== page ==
Money from the public safety bond initiative voters passed a year ago is now in the hands of the town, ready to be spent on public safety improvements. Those improvements include an overhaul of police and fire computer systems at a cost of $1.3 million.
The computer-aided dispatch and records maintenance system may be in place in 18 months, Payson Police Sgt. Rod Mamero said.
"The most important thing is that the new system will improve response times," Mamero said. "Everything in our job is about saving time. A minute is a long time when you are waiting for help to arrive."
"The dispatchers will get the 911 call and will be typing the information and dispatching it at the same time," Police Chief Gordon Gartner said. "The officer will get the information right on his computer screen."
The current communication system used by the police department and the Payson Fire Department is a 12-year-old, DOS-based program called LEADS, which crashes on a regular basis.
"Dispatchers have to go back to the way we did it in the old days -- manually write it down," Support Services Manager Della Bradley said. "When the system comes back up, they go back and type in the information."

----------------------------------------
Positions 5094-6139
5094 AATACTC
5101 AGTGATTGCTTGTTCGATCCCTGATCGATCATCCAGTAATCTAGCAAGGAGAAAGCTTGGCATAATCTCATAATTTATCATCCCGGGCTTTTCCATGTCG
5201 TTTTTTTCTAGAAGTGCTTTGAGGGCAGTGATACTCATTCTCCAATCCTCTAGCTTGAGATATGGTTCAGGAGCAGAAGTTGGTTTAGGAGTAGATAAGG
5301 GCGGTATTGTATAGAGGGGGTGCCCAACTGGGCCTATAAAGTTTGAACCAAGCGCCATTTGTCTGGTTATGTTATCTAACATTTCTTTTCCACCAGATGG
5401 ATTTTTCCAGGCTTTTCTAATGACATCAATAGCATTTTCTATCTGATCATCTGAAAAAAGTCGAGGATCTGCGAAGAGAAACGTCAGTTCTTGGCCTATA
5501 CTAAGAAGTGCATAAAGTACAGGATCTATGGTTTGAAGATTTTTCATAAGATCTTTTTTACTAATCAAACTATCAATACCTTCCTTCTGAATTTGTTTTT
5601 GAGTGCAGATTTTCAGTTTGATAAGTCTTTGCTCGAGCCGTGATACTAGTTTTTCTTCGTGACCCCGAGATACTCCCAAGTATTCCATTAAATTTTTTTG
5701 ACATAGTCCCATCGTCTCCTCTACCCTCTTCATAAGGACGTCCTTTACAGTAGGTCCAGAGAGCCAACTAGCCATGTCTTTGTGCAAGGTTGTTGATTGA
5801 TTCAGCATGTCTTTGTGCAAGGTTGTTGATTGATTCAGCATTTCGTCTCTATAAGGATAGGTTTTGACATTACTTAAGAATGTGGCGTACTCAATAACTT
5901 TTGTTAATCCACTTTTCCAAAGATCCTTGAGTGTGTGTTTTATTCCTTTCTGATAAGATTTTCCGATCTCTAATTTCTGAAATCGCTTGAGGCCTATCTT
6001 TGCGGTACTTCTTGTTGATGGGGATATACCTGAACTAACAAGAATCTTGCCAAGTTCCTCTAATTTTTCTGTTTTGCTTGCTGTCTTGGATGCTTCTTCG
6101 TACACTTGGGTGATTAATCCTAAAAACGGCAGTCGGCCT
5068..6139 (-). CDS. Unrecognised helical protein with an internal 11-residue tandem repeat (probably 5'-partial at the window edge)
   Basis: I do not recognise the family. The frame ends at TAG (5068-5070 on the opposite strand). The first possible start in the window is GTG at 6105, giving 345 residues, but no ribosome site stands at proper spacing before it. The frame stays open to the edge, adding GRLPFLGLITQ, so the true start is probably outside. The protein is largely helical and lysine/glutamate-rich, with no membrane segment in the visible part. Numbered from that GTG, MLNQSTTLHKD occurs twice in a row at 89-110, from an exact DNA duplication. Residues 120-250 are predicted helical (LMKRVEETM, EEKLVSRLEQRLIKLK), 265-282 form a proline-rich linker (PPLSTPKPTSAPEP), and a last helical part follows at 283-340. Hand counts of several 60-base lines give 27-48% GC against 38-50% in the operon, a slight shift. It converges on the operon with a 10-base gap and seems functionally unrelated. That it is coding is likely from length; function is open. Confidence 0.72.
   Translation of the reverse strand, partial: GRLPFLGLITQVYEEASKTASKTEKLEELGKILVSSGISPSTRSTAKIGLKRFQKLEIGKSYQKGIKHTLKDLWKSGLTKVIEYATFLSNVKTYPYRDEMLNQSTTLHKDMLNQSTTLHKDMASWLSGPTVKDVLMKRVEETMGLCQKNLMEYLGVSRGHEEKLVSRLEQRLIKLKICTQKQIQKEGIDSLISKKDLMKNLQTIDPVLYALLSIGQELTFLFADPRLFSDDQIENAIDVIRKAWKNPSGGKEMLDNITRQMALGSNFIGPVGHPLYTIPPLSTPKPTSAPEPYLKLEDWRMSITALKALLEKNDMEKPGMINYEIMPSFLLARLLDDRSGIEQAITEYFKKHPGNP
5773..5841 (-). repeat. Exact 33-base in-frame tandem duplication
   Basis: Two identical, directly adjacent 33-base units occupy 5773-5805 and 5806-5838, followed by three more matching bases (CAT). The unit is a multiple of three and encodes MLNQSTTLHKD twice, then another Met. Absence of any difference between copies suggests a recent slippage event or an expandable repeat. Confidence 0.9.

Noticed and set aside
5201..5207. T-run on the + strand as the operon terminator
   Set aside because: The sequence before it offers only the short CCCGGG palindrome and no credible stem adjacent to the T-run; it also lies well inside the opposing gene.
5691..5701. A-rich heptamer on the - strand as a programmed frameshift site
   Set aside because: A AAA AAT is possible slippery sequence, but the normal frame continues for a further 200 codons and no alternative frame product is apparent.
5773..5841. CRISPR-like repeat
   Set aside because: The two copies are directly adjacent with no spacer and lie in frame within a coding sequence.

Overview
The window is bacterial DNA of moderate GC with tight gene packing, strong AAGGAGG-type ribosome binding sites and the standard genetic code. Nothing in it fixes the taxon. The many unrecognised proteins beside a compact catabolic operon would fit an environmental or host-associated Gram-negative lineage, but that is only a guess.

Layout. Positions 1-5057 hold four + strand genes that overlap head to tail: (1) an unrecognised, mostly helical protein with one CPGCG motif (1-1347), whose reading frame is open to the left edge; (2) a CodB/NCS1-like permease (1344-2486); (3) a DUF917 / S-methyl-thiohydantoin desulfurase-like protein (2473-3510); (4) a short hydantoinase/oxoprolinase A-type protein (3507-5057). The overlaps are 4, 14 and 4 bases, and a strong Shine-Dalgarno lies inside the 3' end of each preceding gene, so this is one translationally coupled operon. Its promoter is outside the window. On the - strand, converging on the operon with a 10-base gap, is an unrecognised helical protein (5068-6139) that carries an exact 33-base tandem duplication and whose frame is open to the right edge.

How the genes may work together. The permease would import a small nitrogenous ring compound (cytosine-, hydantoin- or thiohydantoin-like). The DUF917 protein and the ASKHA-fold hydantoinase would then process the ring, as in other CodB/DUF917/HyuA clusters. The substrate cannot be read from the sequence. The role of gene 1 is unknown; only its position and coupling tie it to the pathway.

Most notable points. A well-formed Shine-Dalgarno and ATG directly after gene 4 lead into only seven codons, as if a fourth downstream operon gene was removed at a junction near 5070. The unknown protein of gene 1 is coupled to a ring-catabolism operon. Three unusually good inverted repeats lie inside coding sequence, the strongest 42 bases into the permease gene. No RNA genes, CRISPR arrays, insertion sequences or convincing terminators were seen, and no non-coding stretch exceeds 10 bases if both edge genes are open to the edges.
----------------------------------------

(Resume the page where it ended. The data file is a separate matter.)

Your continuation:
If the system crashes in the middle of a call, officers could be at risk, Bradley said.
"We can't access our in-house files which have information about a subject such as previous calls, or if they have weapons," Bradley said.
Mamero said another issue with the current system is that DOS is nearly extinct in the computer world. The new system is Windows-based and is currently being used in communities like Sedona, Paradise Valley and Coolidge.
A public safety computer consultant has been assisting the town with researching the best systems and will negotiate a contract with whatever provider is chosen.
Dispatchers will be able to communicate with officers in the field through mobile data computers installed in their patrol cars. Mamero said the radio will still be the primary source of communication, but being able to communicate car to car and car to dispatch with the computers will cut down on unnecessary radio traffic.
The current system has lost valuable data in the past and Mamero said recovering data in the future may be impossible. The new system has safeguards against data loss, he said.
Two other projects funded by the proceeds of the bonds are a $65,000 computerized firearms training system for the police department and a remodel of the Main Street fire station at a cost of $560,500.